ProxyPushSupplier interfaces extend the PushConsumer and
PushSupplier interfaces, respectively. An event consumer
proceeds by first obtaining a reference to an EventChannel
object, through which a reference to a ConsumerAdmin object
is obtained. The consumer can then obtain a reference to a
ProxyPushSupplier object, to which the consumer can connect itself. Then, when events are available, they are pushed to
the consumer. An event producer works similarly.
Figure 2: This graph shows the components and interactions in
an event channel. Components in the shadowed box are implemented by the Event Service. Arrows indicate the direction of
method invocations.
in each unit, class members introduced by the downstream units are
not visible (In Figure 1, B cannot access A.t in unit 2). More importantly, the open-class pattern supports the construction of class
frameworks, where a group of related classes can all be subclassed
This pattern implements open classes, as supported in MultiJava [7]. Open classes allow a programmer to add new members
to existing classes. The open-class pattern allows members to be
added through inheritance between units in Jiazzi. This support
for open classes enables Jiazzi to be used for feature-wise decomposition. Classes and class members that implement a feature are
packaged into a Jiazzi unit. For each configuration, feature units
are selectively chosen as the parts of an open-class pattern instance.
These feature units are then linked together in the open-class pattern to form the target configuration.
Event Service is one of the Common Object Services defined by
CORBA; the Event Service implements event channels. An event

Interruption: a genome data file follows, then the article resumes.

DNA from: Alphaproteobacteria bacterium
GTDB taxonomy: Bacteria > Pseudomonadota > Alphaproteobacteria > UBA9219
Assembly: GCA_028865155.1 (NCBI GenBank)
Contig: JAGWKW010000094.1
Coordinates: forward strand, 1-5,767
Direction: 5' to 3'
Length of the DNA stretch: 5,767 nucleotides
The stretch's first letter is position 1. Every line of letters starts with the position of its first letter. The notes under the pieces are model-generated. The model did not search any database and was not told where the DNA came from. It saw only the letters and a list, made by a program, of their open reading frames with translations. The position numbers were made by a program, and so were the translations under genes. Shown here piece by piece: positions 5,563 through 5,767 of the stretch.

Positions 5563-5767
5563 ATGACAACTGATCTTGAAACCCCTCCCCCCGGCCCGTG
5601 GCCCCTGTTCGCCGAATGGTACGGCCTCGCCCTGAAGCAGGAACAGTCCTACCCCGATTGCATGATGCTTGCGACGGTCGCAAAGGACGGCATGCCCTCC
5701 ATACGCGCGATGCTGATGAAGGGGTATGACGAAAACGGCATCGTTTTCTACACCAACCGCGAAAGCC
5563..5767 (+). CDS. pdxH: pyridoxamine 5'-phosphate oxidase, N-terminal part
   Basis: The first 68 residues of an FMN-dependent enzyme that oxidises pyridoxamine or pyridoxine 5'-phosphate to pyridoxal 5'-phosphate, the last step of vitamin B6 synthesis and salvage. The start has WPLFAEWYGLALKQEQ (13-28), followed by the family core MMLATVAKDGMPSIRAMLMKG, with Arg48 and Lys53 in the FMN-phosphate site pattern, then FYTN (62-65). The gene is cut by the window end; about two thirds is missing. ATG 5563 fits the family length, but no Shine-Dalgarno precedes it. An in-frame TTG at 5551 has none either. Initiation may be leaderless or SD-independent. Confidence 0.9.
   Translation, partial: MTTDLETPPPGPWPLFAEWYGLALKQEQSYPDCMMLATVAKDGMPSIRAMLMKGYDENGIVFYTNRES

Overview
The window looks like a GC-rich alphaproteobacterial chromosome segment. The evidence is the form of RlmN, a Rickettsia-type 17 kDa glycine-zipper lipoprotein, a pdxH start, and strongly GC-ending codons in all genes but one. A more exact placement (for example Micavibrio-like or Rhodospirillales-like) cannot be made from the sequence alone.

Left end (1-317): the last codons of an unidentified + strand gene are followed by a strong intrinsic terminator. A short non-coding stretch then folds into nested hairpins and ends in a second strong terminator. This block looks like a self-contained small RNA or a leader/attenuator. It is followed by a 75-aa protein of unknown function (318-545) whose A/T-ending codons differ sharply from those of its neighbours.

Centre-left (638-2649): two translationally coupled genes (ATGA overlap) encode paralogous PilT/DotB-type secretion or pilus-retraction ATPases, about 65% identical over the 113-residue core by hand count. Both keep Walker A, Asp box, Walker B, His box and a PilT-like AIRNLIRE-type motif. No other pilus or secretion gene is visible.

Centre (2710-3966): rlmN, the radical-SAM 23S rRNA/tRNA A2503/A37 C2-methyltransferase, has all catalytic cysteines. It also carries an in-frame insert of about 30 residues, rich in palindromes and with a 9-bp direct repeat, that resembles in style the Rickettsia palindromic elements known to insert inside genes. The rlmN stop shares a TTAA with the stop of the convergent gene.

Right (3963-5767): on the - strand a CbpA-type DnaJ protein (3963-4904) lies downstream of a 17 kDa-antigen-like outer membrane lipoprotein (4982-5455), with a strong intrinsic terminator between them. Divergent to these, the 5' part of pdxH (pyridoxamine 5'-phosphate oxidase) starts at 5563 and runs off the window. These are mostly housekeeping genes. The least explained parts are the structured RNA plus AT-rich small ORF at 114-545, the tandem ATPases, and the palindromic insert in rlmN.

channel decouples event suppliers from event consumers, and provides proxies for consumers and suppliers to register themselves.
Figure 2 shows the architecture of an event channel.
Push and pull modes are used to communicate events between
suppliers and consumers. In push mode, the supplier controls the
flow of events. When an event is generated by the supplier, it
pushes the event to the event channel without knowledge of which
consumers will receive the event. The event channel pushes the
event to registered consumers, and can also perform filtering and
aggregation. In pull mode, the consumer initiates communication
and pulls events from the event channel that in turn pulls events
from registered suppliers. If no event is available, the consumer
will block. Alternatively, the consumer can poll to determine if
2.3 CORBA Event Service
CORBA [25, 31] is a distributed object system designed to enable
communication between objects that may be written using different programming languages, possibly executing in different processes, and possibly running on different hardware platforms. The
those that are not intrinsic features of the Event Service. The excluded features are the tracing feature and the features marked as
abstract in Table 1. The tracing feature has been referred to under many situations as an example that demonstrates the expressive
power of AspectJ and how AspectJ improves modularity. Although
these arguments about the tracing aspect are true, they do not generally apply to other aspects: the tracing aspect only introduces
printing code at uniform locations in the program. In FACET, the
features marked as abstract are used to do dependency checking
among features selected for a configuration. Feature dependencies
are managed differently in Jiazzi, so these abstract features can be
In this section, we first show how a feature unit is constructed
in AspectJ and Jiazzi in Section 3.1. Then we demonstrate how a
feature is composed with other features in Section 3.2.
events are available. Push and pull modes can also be used in
combination: for example, a supplier may push events to the event
channel, which can later be pulled by a consumer.
Event data can be generic or typed. In the generic case, all event